Ten percent of the UK’s FTSE 100 firms are deliberating on scrapping long-term incentive plans (LTIPs) to curb astronomical executive pay in response to shareholder revolts on the issue, it has been reported.
According to the Financial Times, companies are considering a shift away from performance related LTIP payouts to share-based bonuses, in order shrink the wage gap between CEOs and ordinary workers.
Unite said self-policing was not enough to tackle the increasingly obscene pay disparity between fat cat bosses and normal workers.
The average salary of a CEO is now £4.3m, compared to an average of £28,000 a year for ordinary workers. Last year, Britain’s best paid chief executive, Sir Martin Sorrell, pocketed £63m as part of an LTIP agreement.
Investors told the FT that financial service and retail companies are among those deciding whether to ditch LTIPs, which have made significant contributions to sky-rocketing executive pay during the past decade.
Royal Bank of Scotland, which had to be bailed out after the 2008 financial crisis, is also looking at getting rid of LTIPs – a move that would cut the pay of its top executives by nearly half.
Investor groups, including Schroders, Aberdeen, M&G and Hermes, are leading the reform effort.
“LTIPs are not the whole problem. But they are a significant part of it,” said M&G head of corporate finance and stewardship, Rupert Krefting.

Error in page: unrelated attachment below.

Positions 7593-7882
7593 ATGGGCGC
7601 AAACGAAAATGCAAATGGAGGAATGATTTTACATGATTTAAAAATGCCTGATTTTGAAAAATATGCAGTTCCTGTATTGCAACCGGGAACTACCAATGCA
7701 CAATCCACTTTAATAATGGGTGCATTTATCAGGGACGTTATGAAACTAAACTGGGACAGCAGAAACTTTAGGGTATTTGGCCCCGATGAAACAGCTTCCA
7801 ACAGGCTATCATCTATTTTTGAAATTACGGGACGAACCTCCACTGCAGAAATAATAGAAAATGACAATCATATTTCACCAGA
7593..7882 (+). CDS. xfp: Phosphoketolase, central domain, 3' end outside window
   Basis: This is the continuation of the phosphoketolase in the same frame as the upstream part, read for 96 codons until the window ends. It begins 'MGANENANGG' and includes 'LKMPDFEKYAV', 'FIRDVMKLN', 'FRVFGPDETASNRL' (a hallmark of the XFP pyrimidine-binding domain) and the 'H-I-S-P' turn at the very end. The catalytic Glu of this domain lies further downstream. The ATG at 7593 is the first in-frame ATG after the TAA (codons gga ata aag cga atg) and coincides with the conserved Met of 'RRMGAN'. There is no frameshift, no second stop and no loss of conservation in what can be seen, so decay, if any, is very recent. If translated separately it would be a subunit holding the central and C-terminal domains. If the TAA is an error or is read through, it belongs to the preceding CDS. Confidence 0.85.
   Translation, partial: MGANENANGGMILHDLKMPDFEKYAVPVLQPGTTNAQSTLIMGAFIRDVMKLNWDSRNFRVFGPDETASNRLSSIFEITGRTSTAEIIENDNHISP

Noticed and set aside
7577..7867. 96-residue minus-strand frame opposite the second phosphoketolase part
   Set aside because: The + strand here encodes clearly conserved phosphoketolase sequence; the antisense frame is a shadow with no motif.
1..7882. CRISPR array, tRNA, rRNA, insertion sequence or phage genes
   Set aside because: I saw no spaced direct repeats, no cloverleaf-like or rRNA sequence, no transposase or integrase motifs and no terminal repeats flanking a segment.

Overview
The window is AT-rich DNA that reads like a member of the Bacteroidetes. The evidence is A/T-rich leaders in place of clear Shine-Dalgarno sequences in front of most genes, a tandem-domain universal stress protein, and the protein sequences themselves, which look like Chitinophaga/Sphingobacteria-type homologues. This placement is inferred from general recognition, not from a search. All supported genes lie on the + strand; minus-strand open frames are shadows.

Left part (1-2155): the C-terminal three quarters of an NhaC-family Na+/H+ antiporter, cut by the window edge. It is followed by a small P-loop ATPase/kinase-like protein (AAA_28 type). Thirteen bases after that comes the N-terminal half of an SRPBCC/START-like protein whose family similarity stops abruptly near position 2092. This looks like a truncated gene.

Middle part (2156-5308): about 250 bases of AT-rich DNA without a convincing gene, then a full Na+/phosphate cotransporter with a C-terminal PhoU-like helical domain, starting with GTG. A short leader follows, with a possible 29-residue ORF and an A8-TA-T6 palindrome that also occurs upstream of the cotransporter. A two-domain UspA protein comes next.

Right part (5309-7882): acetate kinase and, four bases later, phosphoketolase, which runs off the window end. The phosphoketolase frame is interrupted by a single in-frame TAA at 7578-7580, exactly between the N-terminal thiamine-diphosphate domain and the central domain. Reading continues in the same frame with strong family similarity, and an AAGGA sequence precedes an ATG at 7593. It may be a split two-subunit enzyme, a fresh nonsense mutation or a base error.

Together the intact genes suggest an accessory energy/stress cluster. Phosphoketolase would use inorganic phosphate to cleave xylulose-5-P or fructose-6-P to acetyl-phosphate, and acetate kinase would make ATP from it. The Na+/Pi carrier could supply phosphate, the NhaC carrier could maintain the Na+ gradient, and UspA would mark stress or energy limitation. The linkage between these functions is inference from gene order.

But despite attempts at reform, pay experts told the FT that many companies will resist attempts at change.
News of the reforms coincided with the closure on consultations this week for a government green paper on reforming executive pay. The paper recommends companies publish pay ratios that compare CEO wages with those of average employees.
Although Theresa May promised to tackle the growing wealth divide when she took office last year, she promptly u-turned on progressive plans to install worker representatives on company boards.
Unite assistant general secretary Steve Turner said that income inequality can only be solved by an equitable rebalancing of economic power.
“Growing inequality over the past 30 years has its parallel in a weakened trade union movement and the collapse of collective bargaining. A return to a strong, well-organised and effective trade union movement coupled with sectoral collective bargaining is the answer,” Turner said.
“It is a failure to introduce proper, effective and enforceable structures of corporate governance — structures that give workers a powerful collective voice in the companies they work for — that is at the heart of runaway corporatism both here at home and across much of the globe.”
He added, “The government must act to address both if we are to tackle gross inequalities and build a fairer, more just Britain.”